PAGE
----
right to work

www.timwjones.com

The first bill being considered by a Missouri House committee this year would prohibit the payment of union fees from being a condition of employment.

The legislation, known as "right to work," is scheduled for a Monday hearing in the House Workplace Development and Workplace Safety Committee.

It is a top priority for Republican House Speaker Tim Jones, of Eureka. He led a rally of about 100 activists in support of the bill before the legislative session opened last week.

The Missouri General Assembly's 2014 session is underway, and the first day sounded a lot like last year's session.

In his opening remarks, House Speaker Tim Jones, R-Eureka, laid out his agenda for this year's regular session: medical malpractice reform, making Missouri a right-to-work state, and cutting taxes.

Missouri lawmakers open their annual session Wednesday with some different priorities than those of Gov. Jay Nixon.

File Photo / KBIA

After recent successes in Michigan and Indiana, supporters of "right-to-work" laws now are focusing their efforts on Missouri, Ohio and Oregon. But instead of relying on potentially reluctant governors to enact the measures, they are looking to place the issue before voters.

In Missouri, the Republican-led Legislature will consider whether to refer the measure to the 2014 ballot.

Two dozen states currently have "right-to-work" laws that prohibit union fees from being a condition of employment.

KBIA file photo

Missouri Lt. Gov. Peter Kinder is predicting that voters will get a chance to decide whether to make Missouri the 25th state to enact a right-to-work law.

The St. Louis branch of the NAACP is teaming up with local labor union groups to fight against efforts in Jefferson City to turn Missouri into a right-to-work state.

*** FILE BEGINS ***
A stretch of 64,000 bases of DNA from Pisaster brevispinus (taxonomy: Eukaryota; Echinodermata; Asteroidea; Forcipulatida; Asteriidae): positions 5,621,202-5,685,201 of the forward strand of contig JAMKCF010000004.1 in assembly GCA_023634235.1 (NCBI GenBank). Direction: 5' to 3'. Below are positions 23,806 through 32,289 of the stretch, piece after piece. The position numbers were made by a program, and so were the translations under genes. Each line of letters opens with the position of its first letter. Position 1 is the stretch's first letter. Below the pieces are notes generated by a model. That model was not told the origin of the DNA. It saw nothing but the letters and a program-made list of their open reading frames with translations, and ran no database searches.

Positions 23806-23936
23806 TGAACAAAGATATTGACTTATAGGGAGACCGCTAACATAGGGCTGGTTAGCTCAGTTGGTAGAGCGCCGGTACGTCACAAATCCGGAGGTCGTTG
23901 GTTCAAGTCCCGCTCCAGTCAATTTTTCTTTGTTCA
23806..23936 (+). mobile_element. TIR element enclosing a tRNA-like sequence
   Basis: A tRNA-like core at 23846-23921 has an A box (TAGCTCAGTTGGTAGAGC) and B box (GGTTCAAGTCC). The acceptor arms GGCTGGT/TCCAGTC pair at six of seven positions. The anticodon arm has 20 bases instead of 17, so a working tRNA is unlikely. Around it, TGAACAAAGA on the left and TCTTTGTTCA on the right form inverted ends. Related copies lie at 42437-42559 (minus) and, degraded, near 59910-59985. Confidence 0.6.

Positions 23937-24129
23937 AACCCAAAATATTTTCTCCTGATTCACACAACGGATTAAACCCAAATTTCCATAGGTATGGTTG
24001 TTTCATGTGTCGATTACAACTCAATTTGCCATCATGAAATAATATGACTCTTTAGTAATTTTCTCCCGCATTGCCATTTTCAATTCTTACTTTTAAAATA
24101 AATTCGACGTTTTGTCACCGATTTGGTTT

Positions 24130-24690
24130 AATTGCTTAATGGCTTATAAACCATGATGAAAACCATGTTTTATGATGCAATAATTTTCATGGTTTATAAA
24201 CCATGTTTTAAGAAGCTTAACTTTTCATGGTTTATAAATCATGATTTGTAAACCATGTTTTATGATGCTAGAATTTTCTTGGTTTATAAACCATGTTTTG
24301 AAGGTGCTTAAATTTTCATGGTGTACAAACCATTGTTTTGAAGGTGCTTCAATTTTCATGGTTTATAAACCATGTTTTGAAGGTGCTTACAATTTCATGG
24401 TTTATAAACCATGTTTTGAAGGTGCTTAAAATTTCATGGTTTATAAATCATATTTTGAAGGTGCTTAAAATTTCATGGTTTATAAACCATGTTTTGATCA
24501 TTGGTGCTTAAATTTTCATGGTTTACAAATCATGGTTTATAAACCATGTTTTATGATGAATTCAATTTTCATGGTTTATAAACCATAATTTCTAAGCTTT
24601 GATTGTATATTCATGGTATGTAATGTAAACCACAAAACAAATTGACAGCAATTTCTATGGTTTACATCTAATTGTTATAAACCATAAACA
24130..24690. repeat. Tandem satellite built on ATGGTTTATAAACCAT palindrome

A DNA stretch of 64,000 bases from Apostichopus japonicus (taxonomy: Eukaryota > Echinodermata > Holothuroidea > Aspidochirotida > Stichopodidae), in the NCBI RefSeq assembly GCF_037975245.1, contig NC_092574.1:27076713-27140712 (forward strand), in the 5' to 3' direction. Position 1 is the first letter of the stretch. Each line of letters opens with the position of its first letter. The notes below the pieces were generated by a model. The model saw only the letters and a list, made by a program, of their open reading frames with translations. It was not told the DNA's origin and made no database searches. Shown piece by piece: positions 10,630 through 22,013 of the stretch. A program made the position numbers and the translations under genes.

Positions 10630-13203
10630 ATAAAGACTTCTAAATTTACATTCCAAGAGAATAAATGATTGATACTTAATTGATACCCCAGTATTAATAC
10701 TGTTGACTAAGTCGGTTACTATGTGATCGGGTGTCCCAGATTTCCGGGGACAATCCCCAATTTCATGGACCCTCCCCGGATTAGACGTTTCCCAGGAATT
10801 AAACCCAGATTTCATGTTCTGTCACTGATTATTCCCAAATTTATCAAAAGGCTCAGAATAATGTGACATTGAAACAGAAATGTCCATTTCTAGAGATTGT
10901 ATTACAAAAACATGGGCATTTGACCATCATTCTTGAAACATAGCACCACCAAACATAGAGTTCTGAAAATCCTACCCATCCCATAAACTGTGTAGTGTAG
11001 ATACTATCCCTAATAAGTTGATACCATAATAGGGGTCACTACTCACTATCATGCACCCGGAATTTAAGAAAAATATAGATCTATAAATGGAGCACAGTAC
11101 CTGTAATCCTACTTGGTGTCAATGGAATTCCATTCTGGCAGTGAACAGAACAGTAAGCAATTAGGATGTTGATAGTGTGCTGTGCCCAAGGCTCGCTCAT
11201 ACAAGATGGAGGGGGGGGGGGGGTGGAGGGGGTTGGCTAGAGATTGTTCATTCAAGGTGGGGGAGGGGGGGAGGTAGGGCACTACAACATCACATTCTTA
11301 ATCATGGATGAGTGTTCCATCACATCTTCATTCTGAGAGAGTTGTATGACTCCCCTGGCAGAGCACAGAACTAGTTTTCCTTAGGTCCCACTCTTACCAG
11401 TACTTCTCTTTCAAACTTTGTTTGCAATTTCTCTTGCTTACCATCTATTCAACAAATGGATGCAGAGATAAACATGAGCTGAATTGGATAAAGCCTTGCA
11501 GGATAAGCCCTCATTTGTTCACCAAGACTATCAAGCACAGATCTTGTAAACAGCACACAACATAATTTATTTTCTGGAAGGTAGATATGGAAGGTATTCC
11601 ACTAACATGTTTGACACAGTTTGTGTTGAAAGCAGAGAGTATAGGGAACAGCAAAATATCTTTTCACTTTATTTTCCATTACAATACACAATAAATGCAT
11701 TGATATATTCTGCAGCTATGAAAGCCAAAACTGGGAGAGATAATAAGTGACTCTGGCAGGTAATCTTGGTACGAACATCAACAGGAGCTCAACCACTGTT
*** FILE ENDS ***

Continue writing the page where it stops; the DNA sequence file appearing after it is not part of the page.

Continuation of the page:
Chapter President Adolphus Pruitt says African-Americans are more likely to be union members than any other ethnicities in the United States, so the partnership makes sense.


“Right-to-work is a problem that exists across the country," Pruitt said.  "It’s trying to rear its ugly head up here in Missouri, (and) we’re gonna find a way to fight it back.”

Missouri Capitol
File Photo / KBIA

Labor union members from across Missouri descended on the State Capitol today, hoping to convince lawmakers to defeat bills they say are anti-worker.

File / KBIA

A Missouri House committee is taking up legislation that would bar union membership or dues as a condition of employment.

The House Workforce Development Committee scheduled a public hearing Wednesday on the bill, which supporters call "right to work."

Approval by the Legislature would put the proposed new law to a statewide vote this November.
Supporters argue the legislation would allow Missouri to be more competitive in the job market. Opponents say it would weaken unions and hinder collective bargaining.
 

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